Over the years, Arnold also served as the cast’s unofficial wardrobe historian. Before the show even made its 1988 Broadway debut, she had worked at Carelli Costumes, the shop that sewed the original looks. Arnold scoured the city in search of perfect fabrics and fasteners, then watched as they were transformed by friends into “Phantom’s” elaborate, Victorian-era masterpieces.

Decades later, she could still spot an original, and would send photos to the shop’s owner and her friend of 40 years, Carolyn Kostopoulos, reminiscing on where her “Phantom” work began.

“I look at my phone and I see all these texts and pictures and funny things, and … she’s not texting me anymore,” Kostopoulos said. “She was a live wire. It’s just so wrong, this is so wrong, really. She was just a person that was so alive, I mean really alive."

To Arnold, blandness was a bore, and boredom was unacceptable. She was a liberated woman who never married, never had children and was never idle. For decades she crisscrossed the city on an old vintage Schwinn bicycle, wearing a helmet with hot-pink mohawk spikes and coercing friends into joining her for frigid rides through Central Park on New Year’s Eve. She made friends with the mounted police in the Theater District and was dismayed when city officials threatened to ban topless women in Times Square. One warm day, she posed with two of them — and flashed her breasts in solidarity.

She worked at the Brooklyn Academy of Music and at the Morris-Jumel Mansion in her neighborhood, calling herself the “Indecent Docent.” Committed to selling her father’s art, she hosted pop-up showings all over. She followed her dear friend, Italian artist Angelo Filomeno, across Europe to see his embroidery work. When she went back to school in her 50s, she learned Italian, and at graduation she glittered in a cap and gown she bedazzled.

Arnold made clothing out of table cloths, sewed her own swimsuits and worked alongside award-winning costume designer William Ivey Long.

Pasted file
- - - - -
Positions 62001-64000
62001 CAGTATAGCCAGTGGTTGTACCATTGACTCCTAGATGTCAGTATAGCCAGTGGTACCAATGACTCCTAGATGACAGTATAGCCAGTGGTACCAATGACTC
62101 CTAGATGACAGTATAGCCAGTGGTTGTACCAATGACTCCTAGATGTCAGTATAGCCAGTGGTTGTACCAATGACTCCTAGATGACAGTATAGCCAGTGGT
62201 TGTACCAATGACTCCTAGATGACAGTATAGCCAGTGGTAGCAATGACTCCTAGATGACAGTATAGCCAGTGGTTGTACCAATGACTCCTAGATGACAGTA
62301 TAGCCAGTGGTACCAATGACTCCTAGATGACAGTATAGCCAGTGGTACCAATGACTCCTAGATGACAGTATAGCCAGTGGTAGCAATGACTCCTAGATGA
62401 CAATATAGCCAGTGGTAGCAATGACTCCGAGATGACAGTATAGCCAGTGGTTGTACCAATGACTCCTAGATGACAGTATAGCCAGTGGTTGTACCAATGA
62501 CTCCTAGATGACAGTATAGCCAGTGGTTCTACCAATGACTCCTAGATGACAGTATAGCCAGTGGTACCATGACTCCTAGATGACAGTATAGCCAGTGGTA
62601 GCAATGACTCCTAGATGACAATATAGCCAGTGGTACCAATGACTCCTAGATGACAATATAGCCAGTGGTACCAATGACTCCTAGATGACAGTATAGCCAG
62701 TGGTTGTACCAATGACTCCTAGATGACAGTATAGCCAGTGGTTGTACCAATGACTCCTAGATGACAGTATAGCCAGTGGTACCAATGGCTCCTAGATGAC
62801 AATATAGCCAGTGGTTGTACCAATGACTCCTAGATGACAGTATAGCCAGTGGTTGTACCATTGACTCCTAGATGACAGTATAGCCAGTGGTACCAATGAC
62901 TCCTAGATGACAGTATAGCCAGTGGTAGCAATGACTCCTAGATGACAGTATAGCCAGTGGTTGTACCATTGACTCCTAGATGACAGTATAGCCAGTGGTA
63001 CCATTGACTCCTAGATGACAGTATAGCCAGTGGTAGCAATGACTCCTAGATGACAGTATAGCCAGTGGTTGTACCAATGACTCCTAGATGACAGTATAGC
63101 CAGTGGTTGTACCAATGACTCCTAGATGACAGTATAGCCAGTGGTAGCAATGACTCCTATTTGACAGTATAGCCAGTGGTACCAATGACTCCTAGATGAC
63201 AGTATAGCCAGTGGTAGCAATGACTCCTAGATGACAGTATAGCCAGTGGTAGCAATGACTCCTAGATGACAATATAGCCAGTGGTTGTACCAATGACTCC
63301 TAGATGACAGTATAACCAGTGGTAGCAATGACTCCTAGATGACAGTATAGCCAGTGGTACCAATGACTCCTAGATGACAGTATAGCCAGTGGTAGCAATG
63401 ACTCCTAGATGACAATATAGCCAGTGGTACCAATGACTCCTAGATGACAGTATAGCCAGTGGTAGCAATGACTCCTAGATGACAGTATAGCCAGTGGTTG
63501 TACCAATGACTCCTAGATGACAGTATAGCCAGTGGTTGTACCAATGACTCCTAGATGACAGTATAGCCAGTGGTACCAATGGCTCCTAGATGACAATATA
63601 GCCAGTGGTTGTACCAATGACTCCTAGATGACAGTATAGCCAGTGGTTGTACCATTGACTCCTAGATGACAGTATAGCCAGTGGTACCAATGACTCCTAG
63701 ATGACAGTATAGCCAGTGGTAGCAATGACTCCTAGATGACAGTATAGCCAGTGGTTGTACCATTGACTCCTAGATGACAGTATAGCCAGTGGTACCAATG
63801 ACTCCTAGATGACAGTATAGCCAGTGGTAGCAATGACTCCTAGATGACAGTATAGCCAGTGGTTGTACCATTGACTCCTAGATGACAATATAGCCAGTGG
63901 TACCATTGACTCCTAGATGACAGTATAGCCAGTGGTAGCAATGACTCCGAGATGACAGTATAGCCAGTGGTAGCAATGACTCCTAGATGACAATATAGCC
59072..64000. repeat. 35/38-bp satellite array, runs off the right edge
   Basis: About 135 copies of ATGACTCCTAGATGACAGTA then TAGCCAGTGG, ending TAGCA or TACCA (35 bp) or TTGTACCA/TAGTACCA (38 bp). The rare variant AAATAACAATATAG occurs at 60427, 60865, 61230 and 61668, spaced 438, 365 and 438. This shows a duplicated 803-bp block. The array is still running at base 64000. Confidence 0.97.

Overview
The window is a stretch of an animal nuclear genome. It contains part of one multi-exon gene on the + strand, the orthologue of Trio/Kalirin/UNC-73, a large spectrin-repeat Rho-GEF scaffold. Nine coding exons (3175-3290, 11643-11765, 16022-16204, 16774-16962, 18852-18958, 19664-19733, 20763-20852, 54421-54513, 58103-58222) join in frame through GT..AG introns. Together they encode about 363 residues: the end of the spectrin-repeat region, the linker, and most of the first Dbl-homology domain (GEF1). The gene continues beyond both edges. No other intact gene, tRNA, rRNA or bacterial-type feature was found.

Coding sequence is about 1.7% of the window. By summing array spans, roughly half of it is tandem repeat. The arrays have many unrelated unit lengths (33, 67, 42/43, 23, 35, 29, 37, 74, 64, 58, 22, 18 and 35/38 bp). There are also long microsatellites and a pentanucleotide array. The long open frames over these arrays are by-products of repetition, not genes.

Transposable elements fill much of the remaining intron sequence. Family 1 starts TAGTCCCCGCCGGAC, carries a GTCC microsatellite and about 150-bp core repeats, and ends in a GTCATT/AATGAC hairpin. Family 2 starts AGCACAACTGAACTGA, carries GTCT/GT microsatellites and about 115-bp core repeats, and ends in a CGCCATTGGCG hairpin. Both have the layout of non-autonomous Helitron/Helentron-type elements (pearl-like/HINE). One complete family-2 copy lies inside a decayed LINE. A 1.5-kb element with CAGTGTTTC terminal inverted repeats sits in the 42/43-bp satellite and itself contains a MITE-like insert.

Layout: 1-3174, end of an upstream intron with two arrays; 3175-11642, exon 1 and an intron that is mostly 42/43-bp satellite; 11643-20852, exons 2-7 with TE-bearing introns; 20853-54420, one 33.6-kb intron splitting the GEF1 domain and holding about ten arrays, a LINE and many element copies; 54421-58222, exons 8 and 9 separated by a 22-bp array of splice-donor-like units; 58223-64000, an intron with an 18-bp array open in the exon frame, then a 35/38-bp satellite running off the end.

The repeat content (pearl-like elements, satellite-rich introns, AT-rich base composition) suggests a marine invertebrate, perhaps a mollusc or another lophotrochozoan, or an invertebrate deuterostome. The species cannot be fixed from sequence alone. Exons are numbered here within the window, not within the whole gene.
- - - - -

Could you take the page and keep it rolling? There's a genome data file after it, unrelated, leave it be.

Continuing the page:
But several years ago, she was forced to recalibrate her life. Arnold was diagnosed with pulmonary fibrosis, a genetic condition that scarred her lungs and made it difficult to breathe. Still, she refused to stop, trading in her Schwinn for a bright orange electric bicycle and using a treadmill in her apartment’s gym that she could hook her oxygen to. She took yoga, jazz and swimming classes.

At “Phantom,” she shifted to part-time work, quoting the sex worker adage when she told Kostopoulos, “it’s not the work, it’s the stairs” — specifically six flights to the landing in the Majestic where she managed a host of costume changes. Before she got sick, she was in her final months of “retirement rehearsal.” She planned to say farewell to “Phantom” in June, on her 68th birthday.

She was already preparing for her next adventure.

Arnold had drawn up prototypes for headbands with built-in visors — fuchsia, orange and green for the bright colors of summer. She had planned to sew and sell them, perhaps at Coney Island, one of her favorite places to venture. Already, she was selling handcrafted matchboxes there for her business, It’s a Match.

There were naughty pinup ones on sale at the Museum of Sex and boxes covered in mermaids for Coney Island’s annual Mermaid Parade. She made customized boxes for weddings and gave them away to her Phantom “Phamily.” One of Grant’s roles is the page boy, so Arnold made her a box that had a sketch of the original costume on one side and a photo of Grant in the costume on the other. When Saia’s father and mother died, Arnold gave her matchboxes that featured vintage photos of her parents.

“It was a beautiful thing to do for someone who was grieving,” Saia said.

Each box, no matter the theme, was outlined in glitter.

When Arnold died on April 1, word spread fast throughout the “Phantom” company. By then, they had been isolated from one another for three weeks, banned from Broadway and their theater community, where even death has a tradition. On any other night, the cast and crew would have stood outside just before show time and turned the theater lights out.

But they couldn’t do that for Arnold, so the cast and crew improvised. On April 3, at what would have been their evening performance, 150 people logged onto a Zoom call.

Separately, but together, they dimmed the lights in their homes. Then they pulled out candles and lit them for Arnold — using the matchboxes she had given them as gifts.